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Olympus, former officials charged: prosecutors

09 march 2012, 15:20
Former Olympus chairman and president Tsuyoshi Kikukawa (R) and vice president Hisashi Mori (L). ©AFP
Former Olympus chairman and president Tsuyoshi Kikukawa (R) and vice president Hisashi Mori (L). ©AFP
Japanese prosecutors said Wednesday they had charged scandal-hit Olympus and three former senior executives over a huge loss cover-up, AFP reports.

It came as the 20-day detention period of former president Tsuyoshi Kikukawa, named as a key player in a scheme to shift $1.7 billion of losses from the camera-maker's balance sheet, expired.

Tokyo District prosecutors said Kikukawa, two other former Olympus executives, Hideo Yamada and Hisashi Mori, and three financial advisers conspired to falsify the company's balance sheet in fiscal 2006 and 2007.

The same charge was also laid against Olympus as a corporate entity.

Prosecutors also arrested the three disgraced former Olympus officers and financial adviser Akio Nakagawa for lying in financial documents relating to fiscal 2008, fiscal 2009 and fiscal 2010.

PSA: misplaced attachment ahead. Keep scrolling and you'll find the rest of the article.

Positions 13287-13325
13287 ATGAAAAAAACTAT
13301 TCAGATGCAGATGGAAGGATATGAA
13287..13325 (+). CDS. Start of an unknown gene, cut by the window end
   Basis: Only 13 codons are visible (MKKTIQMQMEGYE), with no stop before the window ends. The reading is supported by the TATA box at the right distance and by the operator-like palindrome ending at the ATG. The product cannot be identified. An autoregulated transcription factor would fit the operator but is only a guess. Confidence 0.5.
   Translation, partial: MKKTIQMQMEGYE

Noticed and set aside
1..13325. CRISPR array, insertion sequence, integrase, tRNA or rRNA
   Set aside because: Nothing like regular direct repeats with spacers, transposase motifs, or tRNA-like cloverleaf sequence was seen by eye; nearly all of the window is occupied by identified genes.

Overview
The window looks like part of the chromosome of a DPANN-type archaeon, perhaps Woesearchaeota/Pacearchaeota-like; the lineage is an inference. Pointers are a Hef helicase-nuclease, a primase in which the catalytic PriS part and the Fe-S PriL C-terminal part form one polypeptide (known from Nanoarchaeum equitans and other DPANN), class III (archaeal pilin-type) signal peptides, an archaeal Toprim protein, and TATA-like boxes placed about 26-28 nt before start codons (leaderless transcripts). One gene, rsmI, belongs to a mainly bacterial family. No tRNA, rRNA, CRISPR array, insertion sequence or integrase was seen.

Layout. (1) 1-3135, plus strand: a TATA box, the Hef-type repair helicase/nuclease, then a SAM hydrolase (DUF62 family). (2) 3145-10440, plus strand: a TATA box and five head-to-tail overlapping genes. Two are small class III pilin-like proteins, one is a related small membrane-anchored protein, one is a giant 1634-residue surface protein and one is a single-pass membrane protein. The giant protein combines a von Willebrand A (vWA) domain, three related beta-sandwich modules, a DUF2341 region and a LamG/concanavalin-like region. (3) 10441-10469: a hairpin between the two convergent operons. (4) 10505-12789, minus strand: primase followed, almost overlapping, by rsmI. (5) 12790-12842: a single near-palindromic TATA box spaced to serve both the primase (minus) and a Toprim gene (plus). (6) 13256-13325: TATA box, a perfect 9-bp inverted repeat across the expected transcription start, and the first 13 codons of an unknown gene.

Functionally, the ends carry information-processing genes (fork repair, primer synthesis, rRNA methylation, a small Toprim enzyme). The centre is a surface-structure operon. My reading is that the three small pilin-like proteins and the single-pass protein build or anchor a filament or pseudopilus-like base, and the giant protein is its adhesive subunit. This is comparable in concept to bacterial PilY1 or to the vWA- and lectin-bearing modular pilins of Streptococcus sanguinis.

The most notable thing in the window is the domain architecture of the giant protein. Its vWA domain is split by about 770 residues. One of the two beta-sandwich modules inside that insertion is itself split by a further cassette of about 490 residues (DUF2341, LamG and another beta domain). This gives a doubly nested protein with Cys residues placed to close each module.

They will have 20 days to decide whether to charge them on these separate counts.

Olympus Corp. also faced the same fresh suspicions, the prosecutors said.

The move followed a request from the Securities and Exchange Surveillance Commission, which on Tuesday urged prosecutors to sue the men and the company.

The Tokyo Stock Exchange (TSE) said criminal charges against the company would not in themselves mean Olympus would be expelled from the exchange.

"We will consider whether to delist Olympus or not if prosecutors disclose fresh facts, but an indictment on facts we already know is not a condition for delisting," a TSE spokesman told AFP.

Olympus shares ended the morning session 1.15 percent down at 1,285 yen, with investors largely unmoved by the announcement of the expected indictment that came shortly before the lunch break.

The scandal, which has seen Olympus haemorrhage value on the Tokyo Stock Exchange, erupted in a blaze of international publicity when British chief executive and president Michael Woodford was sacked in October.

The 92-year-old firm eventually admitted a small group of top executives used overpriced deals to cover up bad investments dating back to the 1990s, making it one of the country's biggest ever financial scandals.

Following his sacking, Woodford launched aggressive media offensives against his former bosses, questioning the firm's past acquisition deals and the outsized consultant fees it had paid.

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